Fun with the HP-35



#13

Consider the following keystroke sequences:

6 ENTER ENTER / - 3 ENTER . 3 / xy 9 ENTER ENTER / - * 9 / 6 ENTER 3 / ENTER + 3 ENTER . 3 / xy ENTER + 9 / 1/x -
and
3 0 ENTER 3 / pi xy 3 sqrt 9 0 6 0 ENTER 3 0 / 3 0 - + 3 0 * 3 0 + pi 3 0 / + 3 sqrt / 3 sqrt 3 / + - 6 ENTER 9 / 3 0 / -
Both produce the same numerical result on the display (you'll have to key either one in to find out what it is). The more straightforward sequence is 36 keystrokes long. The somewhat exotic one is 49 keystrokes long. The goal is to find equivalent keystrokes sequences, the shortest the best, but interesting sequences using transcendental functions are welcome as well.

Rule: Use only keys in the first and last rows and in the first and last columns.

For test purpose only, you can use an HP-45 (just remember to replace xy with x<>y yx).

Have fun! :-)


#14

Short (20 keystrokes) but not interesting:

9 9 9 9 9 . 9 9 9 9 9 ENTER . 0 0 0 0 9 1/x -


#15

Longer (31 keystrokes), but perhaps interesting:

9 6 ENTER 6 / pi 9 0 ENTER 6 - 1/x 6 - ex - xy . 9 ENTER 6 / - 3 ENTER ENTER . 3 / xy /
#16

May I propose a near short keystroke sequence, but a byte more transcendental ?

 N° Key
001 6
002 ENTER^
003 ENTER^
004 /
005 -
006 ENTER^
007 ENTER^
008 +
009 x^y
010 ENTER^
011 LOG
012 3
013 +
014 1/x
015 ENTER^
016 ENTER^
017 /
018 +
019 /

(simulated on an HP-41C)

Edited: 1 Aug 2012, 4:17 a.m.


#17

The HP-41CV displays a 9 in the last position, as expected. The HP-35 returns 88888.88933. The following "nice-try" solution is slightly shorter and a tad closer (88888.88895), but cannot beat Katie's clever solution above.

3 ENTER .3 / 933699 + 33 / pi *  

Well, if not that funny at least it is good enough to dust off our classic calculators :-)


Edited: 1 Aug 2012, 5:00 p.m.


#18

Well, this is an interesting exercise.

I was out of my regular office desk and have had no access to the simulators have on my regular PC system. So I have not tried my code of any simulator except the HP41C.

I was surprise to see that first/last row/column functions on HP-41 are nearly the same as on HP35/45's keyboard. Ah the good classic designs consistency!

In fact, the biggest challenge, for me, was to determine the 'secret' final result. Because you need so much extra keystrokes on the HP-35, I already suspected being out of goal by a decimal fraction!

I like the recreation of this type, dusting out oldies is always a good idée, this kept collections in true living conditions (as well as owner's brain !).

Thanks.


#19

Quote:
I was surprise to see that first/last row/column functions on HP-41 are nearly the same as on HP35/45's keyboard. Ah the good classic designs consistency!

You're right! Perhaps we could extend the exercise to the HP-45, the HP-41 and other calculators:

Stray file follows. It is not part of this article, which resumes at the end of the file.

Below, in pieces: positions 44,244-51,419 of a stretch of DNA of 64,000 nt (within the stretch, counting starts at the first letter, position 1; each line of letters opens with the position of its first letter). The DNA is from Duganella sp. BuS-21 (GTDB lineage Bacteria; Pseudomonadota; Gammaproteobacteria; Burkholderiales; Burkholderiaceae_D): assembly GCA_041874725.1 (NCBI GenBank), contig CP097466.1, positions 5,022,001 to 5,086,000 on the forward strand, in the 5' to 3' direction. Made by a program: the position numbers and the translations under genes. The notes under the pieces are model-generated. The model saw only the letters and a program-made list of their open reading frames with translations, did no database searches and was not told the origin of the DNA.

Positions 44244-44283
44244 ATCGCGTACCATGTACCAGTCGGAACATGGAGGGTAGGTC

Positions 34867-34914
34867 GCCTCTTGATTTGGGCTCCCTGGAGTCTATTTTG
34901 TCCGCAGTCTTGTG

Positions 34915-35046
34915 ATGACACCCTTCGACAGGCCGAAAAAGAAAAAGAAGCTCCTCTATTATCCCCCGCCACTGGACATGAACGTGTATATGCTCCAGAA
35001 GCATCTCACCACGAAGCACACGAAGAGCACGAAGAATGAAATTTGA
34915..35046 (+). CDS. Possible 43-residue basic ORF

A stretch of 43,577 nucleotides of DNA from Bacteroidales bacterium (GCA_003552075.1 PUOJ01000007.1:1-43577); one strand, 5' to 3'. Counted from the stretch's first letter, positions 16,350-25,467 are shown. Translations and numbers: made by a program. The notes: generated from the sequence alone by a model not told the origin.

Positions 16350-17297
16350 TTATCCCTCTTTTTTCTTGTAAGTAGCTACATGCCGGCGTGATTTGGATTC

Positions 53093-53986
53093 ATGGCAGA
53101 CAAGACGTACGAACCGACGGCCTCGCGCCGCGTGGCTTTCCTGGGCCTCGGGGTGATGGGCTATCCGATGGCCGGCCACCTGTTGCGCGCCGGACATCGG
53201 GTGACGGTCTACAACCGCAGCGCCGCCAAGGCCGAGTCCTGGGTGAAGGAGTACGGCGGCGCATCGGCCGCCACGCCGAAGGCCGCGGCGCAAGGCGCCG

shift Pi 9 0 ENTER 6 - 1/x 6 - e^x - 9 6 ENTER 6 / shift y^x . 9 ENTER 6 / - 3 shift 10^x /    (HP-45, 29 keystrokes)

shift pi 9 0 ENTER 6 - 1/x 6 - shift e^x - 9 6 ENTER 6 / shift y^x . 0 3 + 3 shift 10^x / (HP-41, 28 keystrokes)

Regards,

Gerson.

#20

Forget this post. I need to wake up first...


Edited: 1 Aug 2012, 4:14 a.m.

#21

This is working with an HP 35 app for the iPad/iPod Touch/iPhone named rpn-35, I manged to get 88888.89161:

999 ENTER + 6 ENTER 3 ÷ 9 * 6 ENTER 3 ÷ 9 ÷ + 9 * - 1/x

6 ENTER 3 ÷ pi * 3 ENTER ÷ 9 + ÷ +

6 ENTER 3 ÷ 9 + 3 + ENTER ÷ 3 + * +

3 x<>y x^y

8/2/2012. Update: This first routine is not correct. Sorry. :(.

The following routine yields 88888.88894:

3 ENTER ÷ 99 + 3 *

3 ENTER ÷ 6 + 1/x +

3 ENTER ÷ 3 + 3 ENTER ÷ 9 + * 6 +

99999 ÷

- 6 ENTER 3 ÷ - 6 ENTER 3 ÷ x<>y x^y

It seems that I am stuck on 88888.88894: (47 keystrokes)

99 ENTER 3 * 3 ENTER ÷ +

9 ENTER 3 ENTER ÷ - 1/x +

3 SQRT 99 ÷ +

999 ENTER 9 - 3 - 9,999,9999 ÷ -

6 ENTER 3 ÷ x<>y x^y

A shorter routine to 88888.88894: (43 keystrokes)

99 ENTER 3 x pi ln +

300 ENTER 6 * 633 + 99 - 3 ENTER ÷ -

3 ENTER ÷ 999,999 + ÷ -

6 ENTER 3 ÷ x<>y x^y


Edited: 2 Aug 2012, 9:17 a.m. after one or more responses were posted


#22

I've checked your sequences on the real HP-35 and the results match, except for the first one: 15.92693176 (unless I am doing something wrong). Notice x<>y is located in the third row (and in the second column), so it should not be used. By the way, if you happen to have a calculator like that, on which only the keys in the periphery work, I would advise you to have it fixed or buy a replacement at the usual place. Do not trust in pictures showing all eights though :-)

Edited: 2 Aug 2012, 12:05 a.m.


#23

Quote:
I've checked your sequences on the real HP-35 and the results match, except for the first one: 15.92693176 (unless I am doing something wrong). Notice x<>y is located in the third row (and in the second column), so it should not be used. By the way, if you happen to have a calculator like that, on which only the keys in the periphery work, I would advise you to have it fixed or buy a replacement at the usual place. Do not trust in pictures showing all eights though :-)


UGG - The swap key is in all of them - I was never good at these puzzles. :(. Had fun though - I will have to try again.

I was using an emulator, I don't own an actual HP 35 (classic).

Edited: 2 Aug 2012, 9:24 a.m.


#24

Hello Eddie,

You can use the HP-45 Simulator at the Museum:

http://www.hpmuseum.org/simulate/sim45.htm

The numerical routines have the same accuracy on both calculators, just remember to use the [x<>y] and [y^x] keys to simulate the [x^y] key. As an alternative exercise, other 10-digit HP calculators can be tried using their specific functions and degree of accuracy to accomplish the same goal (as long as only the peripheral keys are used).

Regards,

Gerson.


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